Israel issues tender for fifth solar energy plant in the Negev desert


The plant is set to start operations in the first quarter of 2027 with an annual capacity of 100 MW to help meet the goal of generating 30% of electricity from renewable energy

Israel is advancing plans to build a fifth solar energy plant at Ashalim in the Negev desert as the government set itself a goal to generate 30 percent of electricity from renewable energy by the end of the decade.

In a joint statement on Thursday, the Finance Ministry, Energy and Infrastructure Ministry, and Israel Electricity Authority announced the tender for the field of photovoltaic panels, which is set to start operations in the first quarter of 2027, and is expected to generate 100 megawatt (MW) a year. In the pre-qualification process, nine companies passed the threshold conditions and will now be able to compete in the tender, according to the statement.

The tender comes after Israel’s fourth solar energy farm at Ashalim, a photovoltaic facility with a power capacity of 40 MW, started operating in July. Another two thermo-solar power fields at Ashalim generate 120 MW per year each and a photovoltaic one supplies 30 MW yearly. Together, the four stations in Ashalim – two thermo-solar power plants and two photovoltaic power plants – supply electricity totaling more than 300 MW yearly, which is less than 2 percent of the annual demand of the Israeli economy for electricity.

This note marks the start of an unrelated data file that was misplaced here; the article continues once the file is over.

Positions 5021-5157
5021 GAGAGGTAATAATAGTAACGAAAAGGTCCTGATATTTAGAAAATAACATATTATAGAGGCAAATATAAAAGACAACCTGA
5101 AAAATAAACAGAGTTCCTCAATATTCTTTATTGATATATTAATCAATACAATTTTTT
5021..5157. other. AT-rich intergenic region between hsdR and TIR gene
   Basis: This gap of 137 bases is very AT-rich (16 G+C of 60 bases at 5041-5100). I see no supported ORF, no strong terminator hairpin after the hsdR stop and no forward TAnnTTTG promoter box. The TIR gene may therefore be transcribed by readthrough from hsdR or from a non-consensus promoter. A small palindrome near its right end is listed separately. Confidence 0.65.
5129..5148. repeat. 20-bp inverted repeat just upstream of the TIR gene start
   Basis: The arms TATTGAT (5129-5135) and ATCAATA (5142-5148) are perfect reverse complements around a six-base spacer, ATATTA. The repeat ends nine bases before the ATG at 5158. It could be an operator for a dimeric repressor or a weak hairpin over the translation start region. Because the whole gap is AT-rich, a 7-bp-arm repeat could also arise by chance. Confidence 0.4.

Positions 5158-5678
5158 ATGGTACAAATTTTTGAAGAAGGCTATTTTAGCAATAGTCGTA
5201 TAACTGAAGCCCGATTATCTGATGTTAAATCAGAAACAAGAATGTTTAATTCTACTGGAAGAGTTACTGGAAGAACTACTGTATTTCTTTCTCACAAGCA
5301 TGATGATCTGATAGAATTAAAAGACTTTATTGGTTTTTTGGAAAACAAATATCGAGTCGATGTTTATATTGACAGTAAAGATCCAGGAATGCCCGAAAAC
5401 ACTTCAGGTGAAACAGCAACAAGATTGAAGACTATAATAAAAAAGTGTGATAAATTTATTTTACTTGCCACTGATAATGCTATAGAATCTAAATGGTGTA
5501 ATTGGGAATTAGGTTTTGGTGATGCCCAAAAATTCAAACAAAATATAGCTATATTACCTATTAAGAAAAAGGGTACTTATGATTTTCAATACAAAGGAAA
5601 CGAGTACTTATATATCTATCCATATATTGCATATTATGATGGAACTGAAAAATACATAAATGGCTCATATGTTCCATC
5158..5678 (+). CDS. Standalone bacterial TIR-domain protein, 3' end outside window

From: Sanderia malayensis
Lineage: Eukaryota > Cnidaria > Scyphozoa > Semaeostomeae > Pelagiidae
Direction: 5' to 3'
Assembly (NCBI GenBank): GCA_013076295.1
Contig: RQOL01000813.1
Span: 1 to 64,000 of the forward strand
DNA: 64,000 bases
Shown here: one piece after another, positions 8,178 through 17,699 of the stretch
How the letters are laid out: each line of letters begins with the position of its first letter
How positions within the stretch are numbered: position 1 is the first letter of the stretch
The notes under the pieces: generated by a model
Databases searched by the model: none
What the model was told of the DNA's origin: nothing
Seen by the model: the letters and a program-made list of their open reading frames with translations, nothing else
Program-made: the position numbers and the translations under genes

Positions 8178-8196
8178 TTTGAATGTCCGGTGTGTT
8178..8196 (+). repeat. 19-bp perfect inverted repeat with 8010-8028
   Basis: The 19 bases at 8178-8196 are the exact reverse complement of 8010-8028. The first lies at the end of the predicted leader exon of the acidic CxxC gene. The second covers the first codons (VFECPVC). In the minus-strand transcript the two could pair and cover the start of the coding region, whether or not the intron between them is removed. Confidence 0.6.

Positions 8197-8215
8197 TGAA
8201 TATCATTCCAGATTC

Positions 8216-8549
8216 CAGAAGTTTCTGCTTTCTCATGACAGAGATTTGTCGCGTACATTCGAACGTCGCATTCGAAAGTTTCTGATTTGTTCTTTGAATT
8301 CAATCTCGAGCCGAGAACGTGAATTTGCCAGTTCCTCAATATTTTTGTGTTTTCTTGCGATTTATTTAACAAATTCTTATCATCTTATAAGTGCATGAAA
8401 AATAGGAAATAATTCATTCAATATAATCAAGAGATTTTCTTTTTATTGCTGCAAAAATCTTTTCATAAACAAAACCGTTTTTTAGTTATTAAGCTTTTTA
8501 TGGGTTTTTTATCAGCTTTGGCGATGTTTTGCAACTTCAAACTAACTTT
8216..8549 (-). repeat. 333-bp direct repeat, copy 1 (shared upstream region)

Thermo-solar plants take sunlight and transform it into heat before using it for electricity. The photovoltaic (PV) system — the preferred one these days — captures the sun’s rays and converts them directly into electricity.

The operation of the public-private partnership solar farms is part of the government’s ambitious goal to generate 30 percent of the country’s electricity from renewable, i.e., solar energy by 2030, up from a previous target of 17%, as it looks to phase out coal use. The government’s goal is for electricity coming from renewable energies to make up 20% of the total in 2025, versus the current 10%.